Nothing for granted
“Not everyone who says to me, ‘Lord, Lord,’ will enter the kingdom of heaven, but only the one who does the will of my Father who is in heaven." Matthew 7.21
Does the mortality of Jesus make our own experience of death easier or more meaningful? That depends. The death of a non-believer leaves one wondering, while the person who dies in faith has the promise of Jesus, enshrined in scripture, that there is a place in heaven reserved especially for them.
None of us has the right to judge another human-being; only God has that authority. But we have it on the same authority that we can secure our ultimate destiny by putting our faith in Jesus, who died our death so that we can live his life. And if we have any compassion for our fellow human-beings we shall take every opportunity to share the convictions that sustain us.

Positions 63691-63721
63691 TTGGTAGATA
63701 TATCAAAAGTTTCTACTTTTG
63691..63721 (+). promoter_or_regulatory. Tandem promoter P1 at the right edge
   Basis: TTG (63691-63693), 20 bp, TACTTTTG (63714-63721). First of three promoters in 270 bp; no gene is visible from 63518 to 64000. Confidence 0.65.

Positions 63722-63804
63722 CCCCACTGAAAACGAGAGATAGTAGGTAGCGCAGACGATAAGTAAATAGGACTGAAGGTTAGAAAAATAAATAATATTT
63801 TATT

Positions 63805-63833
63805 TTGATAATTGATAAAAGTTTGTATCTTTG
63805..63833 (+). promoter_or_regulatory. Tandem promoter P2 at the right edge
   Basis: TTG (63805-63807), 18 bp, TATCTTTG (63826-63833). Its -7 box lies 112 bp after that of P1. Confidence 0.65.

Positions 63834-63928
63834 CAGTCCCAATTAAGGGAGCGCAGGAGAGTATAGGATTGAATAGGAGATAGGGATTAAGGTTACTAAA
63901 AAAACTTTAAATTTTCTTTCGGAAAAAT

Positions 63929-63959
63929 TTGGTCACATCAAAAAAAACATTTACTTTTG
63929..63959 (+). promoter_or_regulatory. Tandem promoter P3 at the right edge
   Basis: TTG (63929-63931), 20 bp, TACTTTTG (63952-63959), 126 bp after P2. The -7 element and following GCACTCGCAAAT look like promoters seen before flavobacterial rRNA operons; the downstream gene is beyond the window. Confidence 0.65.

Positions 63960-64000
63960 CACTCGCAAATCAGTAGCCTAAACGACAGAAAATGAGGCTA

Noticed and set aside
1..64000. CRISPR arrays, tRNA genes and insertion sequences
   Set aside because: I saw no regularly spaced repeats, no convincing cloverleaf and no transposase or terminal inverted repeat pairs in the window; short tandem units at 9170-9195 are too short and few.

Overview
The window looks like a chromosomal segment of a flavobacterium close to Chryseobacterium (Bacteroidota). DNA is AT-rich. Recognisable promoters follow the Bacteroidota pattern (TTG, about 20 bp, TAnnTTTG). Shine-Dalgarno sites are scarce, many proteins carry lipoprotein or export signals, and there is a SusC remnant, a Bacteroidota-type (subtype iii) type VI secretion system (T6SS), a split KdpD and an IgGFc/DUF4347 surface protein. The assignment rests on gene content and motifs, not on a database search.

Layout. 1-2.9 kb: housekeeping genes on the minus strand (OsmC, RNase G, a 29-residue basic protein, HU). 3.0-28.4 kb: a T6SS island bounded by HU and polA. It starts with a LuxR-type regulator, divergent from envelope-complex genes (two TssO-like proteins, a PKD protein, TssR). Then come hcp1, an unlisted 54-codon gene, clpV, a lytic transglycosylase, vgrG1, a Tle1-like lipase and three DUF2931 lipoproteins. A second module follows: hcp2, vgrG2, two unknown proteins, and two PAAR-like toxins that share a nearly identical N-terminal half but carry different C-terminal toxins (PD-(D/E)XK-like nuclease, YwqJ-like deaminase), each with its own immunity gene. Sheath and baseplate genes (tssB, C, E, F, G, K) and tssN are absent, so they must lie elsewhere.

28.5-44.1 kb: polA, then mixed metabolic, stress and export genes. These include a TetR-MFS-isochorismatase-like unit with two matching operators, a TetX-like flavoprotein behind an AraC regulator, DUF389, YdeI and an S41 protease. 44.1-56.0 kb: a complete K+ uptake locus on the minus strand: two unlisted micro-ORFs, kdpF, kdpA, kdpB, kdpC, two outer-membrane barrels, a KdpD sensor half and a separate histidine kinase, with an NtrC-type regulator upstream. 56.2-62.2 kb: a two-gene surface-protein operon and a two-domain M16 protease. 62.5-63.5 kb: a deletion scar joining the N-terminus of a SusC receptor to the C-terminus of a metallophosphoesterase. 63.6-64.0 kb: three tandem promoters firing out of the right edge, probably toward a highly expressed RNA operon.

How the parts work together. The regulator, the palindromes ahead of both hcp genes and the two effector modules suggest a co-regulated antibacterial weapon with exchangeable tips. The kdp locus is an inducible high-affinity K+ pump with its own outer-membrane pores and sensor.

Of course mission and evangelism challenge us in various ways. Many have to do with our own pride and concern about being rejected, even ridiculed. Once we have got over these hang-ups, though, we are still confronted with the worry about putting people off so that they turn away from God rather then towards him - and then what hope have they?
Such dilemmas, while well founded, are not an excuse for inactivity. Instead let them drive us to our knees in prayer: that God would make us sensitive both to the occasion and to those we seek to reach. Learning to walk - and to witness - according to the rhythms of the Holy Spirit will surely render us better channels of the Good News that there is hope, even in the face of death?